Here we strike something that came up in our recent discussion of free will and the difference between determinists and compatibilists. It may be more a difference of temperament than belief. People like me say, OK, no, we don’t have the magic abilities we looked to have, so let’s give those terms a more sensible interpretation and go merrily on our way. The determinists, the eliminativists, agree that the magic has gone – in fact they insist – but they sit down by the roadside, throw ashes on their heads, and mourn it. They share with the naive, the libertarians, and the believers in a magic power of intentionality, the idea that something essential and basically human is lost when we move on in this way. Perhaps people like me came in to have the magic explained and are happy to see the conjuring tricks set out; others wanted the magic explained and for it to remain magic?

13 Comments

  1. 1. Sci says:

    @Peter: But as a determinist you would agree with those that say the determinists were always going to sit by the roadside and couldn’t do otherwise?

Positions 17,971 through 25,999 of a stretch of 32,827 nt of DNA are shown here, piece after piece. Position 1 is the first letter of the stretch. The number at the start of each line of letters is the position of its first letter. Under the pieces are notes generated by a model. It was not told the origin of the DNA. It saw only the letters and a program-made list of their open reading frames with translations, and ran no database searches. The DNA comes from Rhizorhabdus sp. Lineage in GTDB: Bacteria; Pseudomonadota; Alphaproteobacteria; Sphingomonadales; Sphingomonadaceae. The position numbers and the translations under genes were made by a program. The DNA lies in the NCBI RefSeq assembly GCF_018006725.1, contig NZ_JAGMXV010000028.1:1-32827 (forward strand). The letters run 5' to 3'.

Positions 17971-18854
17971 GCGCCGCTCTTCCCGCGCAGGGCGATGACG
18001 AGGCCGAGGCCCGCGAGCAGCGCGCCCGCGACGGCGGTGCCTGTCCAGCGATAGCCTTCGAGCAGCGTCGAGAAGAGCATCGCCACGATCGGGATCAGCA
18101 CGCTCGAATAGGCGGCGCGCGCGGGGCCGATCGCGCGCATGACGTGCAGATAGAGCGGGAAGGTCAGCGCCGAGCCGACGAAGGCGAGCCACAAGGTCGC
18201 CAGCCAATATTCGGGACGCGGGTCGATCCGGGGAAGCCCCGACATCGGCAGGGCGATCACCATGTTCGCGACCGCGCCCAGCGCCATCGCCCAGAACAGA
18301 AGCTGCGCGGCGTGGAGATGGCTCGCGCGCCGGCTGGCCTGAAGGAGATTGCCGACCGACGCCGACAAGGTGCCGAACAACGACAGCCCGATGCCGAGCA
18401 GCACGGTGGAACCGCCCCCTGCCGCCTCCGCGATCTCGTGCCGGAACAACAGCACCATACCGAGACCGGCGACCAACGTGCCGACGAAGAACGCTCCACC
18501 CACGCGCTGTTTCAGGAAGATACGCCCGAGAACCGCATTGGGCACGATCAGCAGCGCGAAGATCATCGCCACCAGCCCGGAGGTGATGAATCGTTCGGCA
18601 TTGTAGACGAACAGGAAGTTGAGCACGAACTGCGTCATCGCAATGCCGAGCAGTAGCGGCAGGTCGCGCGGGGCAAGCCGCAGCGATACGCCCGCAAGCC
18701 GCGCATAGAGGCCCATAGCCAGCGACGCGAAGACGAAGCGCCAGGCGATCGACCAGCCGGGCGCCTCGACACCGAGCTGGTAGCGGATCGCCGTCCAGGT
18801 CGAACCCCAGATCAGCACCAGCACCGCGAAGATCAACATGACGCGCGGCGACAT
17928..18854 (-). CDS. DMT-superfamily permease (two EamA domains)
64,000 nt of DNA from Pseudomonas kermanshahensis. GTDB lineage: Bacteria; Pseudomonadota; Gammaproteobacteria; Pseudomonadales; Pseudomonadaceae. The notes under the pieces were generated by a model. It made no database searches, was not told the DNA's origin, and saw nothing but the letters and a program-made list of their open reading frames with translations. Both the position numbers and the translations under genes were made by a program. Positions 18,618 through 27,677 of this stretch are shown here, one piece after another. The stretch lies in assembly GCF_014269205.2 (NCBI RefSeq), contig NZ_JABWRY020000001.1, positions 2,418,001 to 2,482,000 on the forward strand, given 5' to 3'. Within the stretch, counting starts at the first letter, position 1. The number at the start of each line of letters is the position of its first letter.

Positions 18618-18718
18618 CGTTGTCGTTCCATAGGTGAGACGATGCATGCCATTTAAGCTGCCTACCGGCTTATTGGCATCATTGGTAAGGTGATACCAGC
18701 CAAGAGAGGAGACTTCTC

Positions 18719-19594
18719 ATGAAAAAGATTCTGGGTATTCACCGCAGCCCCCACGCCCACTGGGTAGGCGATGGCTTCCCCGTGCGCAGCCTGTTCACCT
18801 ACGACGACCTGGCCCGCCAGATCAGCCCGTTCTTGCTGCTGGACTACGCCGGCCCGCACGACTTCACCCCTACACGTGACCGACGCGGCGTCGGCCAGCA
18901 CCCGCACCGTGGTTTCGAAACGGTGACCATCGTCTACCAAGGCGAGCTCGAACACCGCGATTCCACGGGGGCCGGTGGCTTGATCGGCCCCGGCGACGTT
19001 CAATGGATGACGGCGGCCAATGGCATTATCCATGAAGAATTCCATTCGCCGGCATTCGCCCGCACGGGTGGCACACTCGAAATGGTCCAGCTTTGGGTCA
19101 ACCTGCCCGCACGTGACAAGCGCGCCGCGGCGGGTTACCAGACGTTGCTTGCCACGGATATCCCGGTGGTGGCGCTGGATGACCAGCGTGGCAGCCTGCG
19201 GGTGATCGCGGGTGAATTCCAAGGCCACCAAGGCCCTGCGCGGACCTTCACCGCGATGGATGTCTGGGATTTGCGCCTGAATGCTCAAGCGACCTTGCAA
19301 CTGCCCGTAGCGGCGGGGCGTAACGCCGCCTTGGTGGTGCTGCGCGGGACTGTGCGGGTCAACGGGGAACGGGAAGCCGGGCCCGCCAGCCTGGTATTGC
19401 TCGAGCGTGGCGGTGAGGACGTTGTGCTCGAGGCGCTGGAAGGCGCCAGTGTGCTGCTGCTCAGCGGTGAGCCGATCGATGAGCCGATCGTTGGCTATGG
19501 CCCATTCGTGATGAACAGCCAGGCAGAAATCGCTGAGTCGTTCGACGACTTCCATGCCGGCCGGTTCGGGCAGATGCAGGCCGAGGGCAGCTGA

I guess to me the determinism question seems too low level, especially in our reality where things seem much weirder than atoms colliding in billiard ball fashion. I realize this runs into the supposed “indeterminism” horn but I don’t think anyone would take it seriously that our consistency is a kind of Boltzmann brain situation.

    BBT, on the other hand, seems sufficiently high level to be disturbing though I’m not sure it’s going to be as terrible as Scott seems to think. But it is waiting for confirmation from findings in neuroscience, which seems the right level to think unless we find some more support for Orch-OR or the other quantum-consciousness theories?

  2. 2. micha says:

    The BBT fails to answer the subtitle of this blog.

    If we are incapable of really understanding our own workings, isn’t it possible that part of our blindness is the inability to picture a third ground between determinism and randomness?